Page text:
The DPS911 course is coming to an end and now it’s time to reflect on the whole semester.
Personally, I couldn’t be happier with the results.
I learned several things during the process, and most important, I was able to apply them in other courses as well.
After being introduced to GitHub last semester on the DPS901 class, I was able to apply that knowledge and use github to contribute to some projects and to use on personal projects as well
One of the things I always hear is that schools don’t teach students how to use version control systems, and that usually turns out to be a problem when looking for a job. Well, I’m very fortunate to say that I had an awesome introduction to GIT on DPS901 that showed me not only how to use the tools in a technical perspective, but also how to use to organize a project and optimize the development time.
Since Mozilla uses mercurial as its version control software I had to quickly learn how to use the tool. It wasn’t easy, but applying the concepts I learned last semester with GIT and with the help of the Mozilla community I was able to get started.
I still remember a few years ago when I first went to Bugzilla searching for a bug and being totally overwhelmed. First I couldn’t understand how Buzilla worked and second every bug that I looked could have been from another world as far as I knew. Everything seemed so hard, to be honest not only there was a lack of knowledge on my side, but also a lack of confidence knowing that I could contribute to a huge project like Firefox. The funny part is that now, if I look at other bug trackers for big systems, such as chromium, eclipse, fedora, etc. I’m not afraid anymore, even though I might not know how the project works I have the confidence that I can just dive in and start contributing.
A few tools I used this semester:
This semester I had to put a lot of things into perspective, one of them was Blogging. Before DPS901 and DPS911 I never stopped to think that writing about the work I did was really important, and I can see from talking with my peers at Seneca that they also think the same. However, after listening to David Humphrey lectures I realized that it doesn’t matter what work you do, if you are not able to talk about it and present to other people it’s almost as if you didn’t do it. Now a days living in a society that have such powerful communication tools it is a must to take fully usage of them. It is really helpful to have a place where you can go and see the work you did in the past, when I look back to my first blog posts I can see what I was working at that time and even use that as a reference for some work I might be currently doing, Plus the fact that if you recorded a problem/solution that you’ve faced, it could also be helpful to other people that are facing the same problem. How many times you didn’t search for something and ended up finding the solution in a blog?
Another social tool I was introduced last semester was Twitter. Even though I still haven’t put in my routine to tweet about things, I use twitter regularly to see the work other people are doing and get in touch with the news around the world.
Twitter is an awesome tool that allows you not only to share with other people the work you’re doing, but also to keep updated with what is going on around you.
One of my goals for the summer is to become more active on twitter and start tweeting more often
In 2009, my first year in college I went to the FSOSS hold here at Seneca College. Since then, I knew I wanted to get involved with open source development. I’m a big believer in the open source way, and that it can be applied not only on software but in other parts of our society as well, but that’s a topic for another post.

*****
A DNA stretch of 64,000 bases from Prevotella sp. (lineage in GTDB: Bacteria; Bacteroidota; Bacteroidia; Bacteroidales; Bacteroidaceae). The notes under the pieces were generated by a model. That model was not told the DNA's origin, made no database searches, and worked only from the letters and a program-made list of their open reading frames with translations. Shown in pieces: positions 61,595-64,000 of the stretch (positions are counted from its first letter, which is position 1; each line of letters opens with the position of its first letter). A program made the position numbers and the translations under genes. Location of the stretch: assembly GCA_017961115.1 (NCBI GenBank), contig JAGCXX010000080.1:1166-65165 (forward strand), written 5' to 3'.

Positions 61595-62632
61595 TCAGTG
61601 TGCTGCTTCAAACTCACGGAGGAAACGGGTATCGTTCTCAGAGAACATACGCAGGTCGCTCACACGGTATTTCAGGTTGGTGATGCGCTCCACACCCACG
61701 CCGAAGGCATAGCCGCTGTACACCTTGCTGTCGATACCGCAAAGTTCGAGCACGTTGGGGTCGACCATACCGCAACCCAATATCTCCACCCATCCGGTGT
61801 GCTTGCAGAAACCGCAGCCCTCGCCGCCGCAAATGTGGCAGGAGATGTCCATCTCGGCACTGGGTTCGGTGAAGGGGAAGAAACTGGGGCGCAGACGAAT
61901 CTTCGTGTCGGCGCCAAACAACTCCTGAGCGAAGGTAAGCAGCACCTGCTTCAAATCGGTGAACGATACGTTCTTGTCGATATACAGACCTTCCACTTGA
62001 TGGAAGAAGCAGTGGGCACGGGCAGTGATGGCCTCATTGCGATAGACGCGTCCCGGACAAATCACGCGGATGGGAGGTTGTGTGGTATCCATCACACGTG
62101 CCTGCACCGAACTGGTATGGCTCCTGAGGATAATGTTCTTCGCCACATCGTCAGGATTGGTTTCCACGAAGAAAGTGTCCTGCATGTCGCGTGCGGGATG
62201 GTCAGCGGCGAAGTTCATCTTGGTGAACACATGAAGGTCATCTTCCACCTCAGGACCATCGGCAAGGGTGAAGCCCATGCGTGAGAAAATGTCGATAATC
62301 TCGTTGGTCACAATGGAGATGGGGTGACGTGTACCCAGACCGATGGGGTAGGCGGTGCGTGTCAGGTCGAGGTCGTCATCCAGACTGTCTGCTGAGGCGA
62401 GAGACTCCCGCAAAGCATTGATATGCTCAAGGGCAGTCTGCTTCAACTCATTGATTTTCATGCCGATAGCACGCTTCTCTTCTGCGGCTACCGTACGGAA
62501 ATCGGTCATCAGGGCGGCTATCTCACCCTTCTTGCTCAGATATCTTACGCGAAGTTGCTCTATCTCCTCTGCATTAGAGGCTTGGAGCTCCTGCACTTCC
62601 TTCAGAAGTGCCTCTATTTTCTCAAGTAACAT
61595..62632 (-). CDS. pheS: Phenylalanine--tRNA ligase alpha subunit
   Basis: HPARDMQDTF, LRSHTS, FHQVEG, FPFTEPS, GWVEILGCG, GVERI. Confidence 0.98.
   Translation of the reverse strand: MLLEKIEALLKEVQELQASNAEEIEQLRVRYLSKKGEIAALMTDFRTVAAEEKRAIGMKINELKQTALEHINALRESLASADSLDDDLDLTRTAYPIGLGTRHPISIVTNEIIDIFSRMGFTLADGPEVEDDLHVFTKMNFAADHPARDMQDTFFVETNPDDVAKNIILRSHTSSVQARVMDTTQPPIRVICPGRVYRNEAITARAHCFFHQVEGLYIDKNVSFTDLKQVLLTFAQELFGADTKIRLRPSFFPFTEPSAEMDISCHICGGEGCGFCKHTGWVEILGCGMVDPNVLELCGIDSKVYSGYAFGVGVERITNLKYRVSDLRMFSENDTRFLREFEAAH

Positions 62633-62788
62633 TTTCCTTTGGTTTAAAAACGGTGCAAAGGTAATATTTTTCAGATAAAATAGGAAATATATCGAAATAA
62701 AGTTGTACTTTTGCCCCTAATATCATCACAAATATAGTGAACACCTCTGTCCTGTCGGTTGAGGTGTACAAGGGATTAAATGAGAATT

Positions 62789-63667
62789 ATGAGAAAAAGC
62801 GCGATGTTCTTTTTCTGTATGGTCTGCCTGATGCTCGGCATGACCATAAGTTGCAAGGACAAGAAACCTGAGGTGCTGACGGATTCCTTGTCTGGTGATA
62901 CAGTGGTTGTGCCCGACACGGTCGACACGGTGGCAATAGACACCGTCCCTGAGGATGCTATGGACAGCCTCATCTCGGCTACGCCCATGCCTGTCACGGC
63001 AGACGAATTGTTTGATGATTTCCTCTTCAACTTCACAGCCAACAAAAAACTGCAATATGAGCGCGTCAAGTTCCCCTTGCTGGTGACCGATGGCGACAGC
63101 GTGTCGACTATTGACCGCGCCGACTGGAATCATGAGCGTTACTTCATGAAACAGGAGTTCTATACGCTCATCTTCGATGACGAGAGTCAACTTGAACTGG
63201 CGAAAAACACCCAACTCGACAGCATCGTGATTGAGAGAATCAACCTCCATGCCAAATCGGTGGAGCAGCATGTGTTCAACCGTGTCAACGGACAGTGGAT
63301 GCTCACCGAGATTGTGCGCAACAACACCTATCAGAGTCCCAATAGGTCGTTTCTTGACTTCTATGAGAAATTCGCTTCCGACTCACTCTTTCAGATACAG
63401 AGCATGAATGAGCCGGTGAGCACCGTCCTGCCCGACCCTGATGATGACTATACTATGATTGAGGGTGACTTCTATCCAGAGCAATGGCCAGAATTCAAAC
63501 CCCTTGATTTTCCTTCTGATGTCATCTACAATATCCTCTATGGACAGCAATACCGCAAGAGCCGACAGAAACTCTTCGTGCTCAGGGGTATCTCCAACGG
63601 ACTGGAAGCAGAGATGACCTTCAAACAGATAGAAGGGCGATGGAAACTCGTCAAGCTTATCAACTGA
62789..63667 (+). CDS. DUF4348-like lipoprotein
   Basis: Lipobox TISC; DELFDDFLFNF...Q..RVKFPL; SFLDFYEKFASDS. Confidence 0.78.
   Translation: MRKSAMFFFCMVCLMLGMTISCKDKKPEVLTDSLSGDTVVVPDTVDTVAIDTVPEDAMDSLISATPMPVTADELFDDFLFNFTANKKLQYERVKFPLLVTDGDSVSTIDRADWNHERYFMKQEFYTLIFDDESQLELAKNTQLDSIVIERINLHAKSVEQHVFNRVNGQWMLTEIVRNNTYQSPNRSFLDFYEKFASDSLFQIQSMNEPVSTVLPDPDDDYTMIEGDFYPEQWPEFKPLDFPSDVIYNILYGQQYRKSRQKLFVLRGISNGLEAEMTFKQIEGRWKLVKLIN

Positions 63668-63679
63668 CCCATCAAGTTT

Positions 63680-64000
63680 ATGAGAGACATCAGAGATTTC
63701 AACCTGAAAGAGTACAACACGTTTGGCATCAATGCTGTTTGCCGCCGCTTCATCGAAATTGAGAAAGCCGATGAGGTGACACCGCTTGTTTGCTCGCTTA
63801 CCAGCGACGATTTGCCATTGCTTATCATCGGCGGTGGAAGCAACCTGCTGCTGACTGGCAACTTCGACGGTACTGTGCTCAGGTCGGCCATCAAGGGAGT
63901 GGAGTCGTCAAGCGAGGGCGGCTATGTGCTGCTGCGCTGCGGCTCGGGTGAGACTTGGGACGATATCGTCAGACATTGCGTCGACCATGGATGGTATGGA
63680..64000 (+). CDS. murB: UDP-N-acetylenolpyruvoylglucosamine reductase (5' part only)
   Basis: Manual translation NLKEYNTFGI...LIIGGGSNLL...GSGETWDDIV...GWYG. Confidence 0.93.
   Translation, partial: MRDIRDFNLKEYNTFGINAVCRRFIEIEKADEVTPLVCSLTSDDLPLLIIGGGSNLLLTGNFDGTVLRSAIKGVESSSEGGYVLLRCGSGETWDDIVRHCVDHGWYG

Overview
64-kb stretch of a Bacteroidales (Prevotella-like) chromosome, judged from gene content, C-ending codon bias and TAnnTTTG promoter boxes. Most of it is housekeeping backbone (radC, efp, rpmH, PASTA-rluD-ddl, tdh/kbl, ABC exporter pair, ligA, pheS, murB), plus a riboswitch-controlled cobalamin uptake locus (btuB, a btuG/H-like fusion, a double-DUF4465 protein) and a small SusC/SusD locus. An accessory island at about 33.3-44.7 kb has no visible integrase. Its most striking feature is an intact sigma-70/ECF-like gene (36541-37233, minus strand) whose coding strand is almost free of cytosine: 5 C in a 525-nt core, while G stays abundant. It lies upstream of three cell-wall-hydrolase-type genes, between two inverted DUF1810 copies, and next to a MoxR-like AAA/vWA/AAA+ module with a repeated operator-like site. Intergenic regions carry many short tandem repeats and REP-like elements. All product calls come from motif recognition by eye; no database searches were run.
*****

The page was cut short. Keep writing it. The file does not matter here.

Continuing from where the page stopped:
One of the things that really made me happy this semester was to see open source in action in one of the projects I’m working on.
At the beginning of the project, one of the group members, a .NET developer was really skeptical about using NodeJS and MongoDB (both open source tools) in the project we were starting. After some good conversations he agreed and we dived into the challenge. During the way we had several road blocks, but every time we faced one I kept telling him that since all the tools we were using it were open source we could go and check the source code, and if we find a bug we could go and fix it, or change the code to do what we wanted, and that’s exactly what we DID!
The first project we contributed to was MongooseJS.
We faced a situation where we wanted to validate a Schema passing multiple validators during its initialization. However the library didn’t support that feature. We had two options in our hands:
- Move on and find another way to do it
- Add the feature we wanted to Mongoose.
We decided it was worth a try and opened a ticket on their repo on github: ticket
The we submitted a pull request with a possible fix: pull request
The solution was merged in their repo and now we and everybody else can use that feature
It was also good to see my brother in law building Firefox and starting to get involved with the project, and seeing some friends file bugs on Bugzilla and contribute to other open source projects.
Overall, I’m really happy to see more people understanding and getting involved in OpenSource projects.
To finish, I want to thank all my peers in the DPS911 course this semester, it was really inspiring to see the awesome work they did fixing bugs on Firefox and Popcorn.js
- Abhishek Bhatnagar (abhatnagar1)
- Christopher De Cairos (cadecairos)
- David Seifried (dseif)
- Matthew Schranz (mjschranz)
- Mohammed Buttu (mbuttu)
- Raymond Hung (rhung)
- Scott Downe (scott)
- Steven Ching Wei Tseng (Anachid)
And of course, a Big thanks to David Humphrey.
I couldn’t have asked for a better teacher and a better introduction to OpenSource and Firefox development.
Sincerely, Thanks for everybody, and lets keep hacking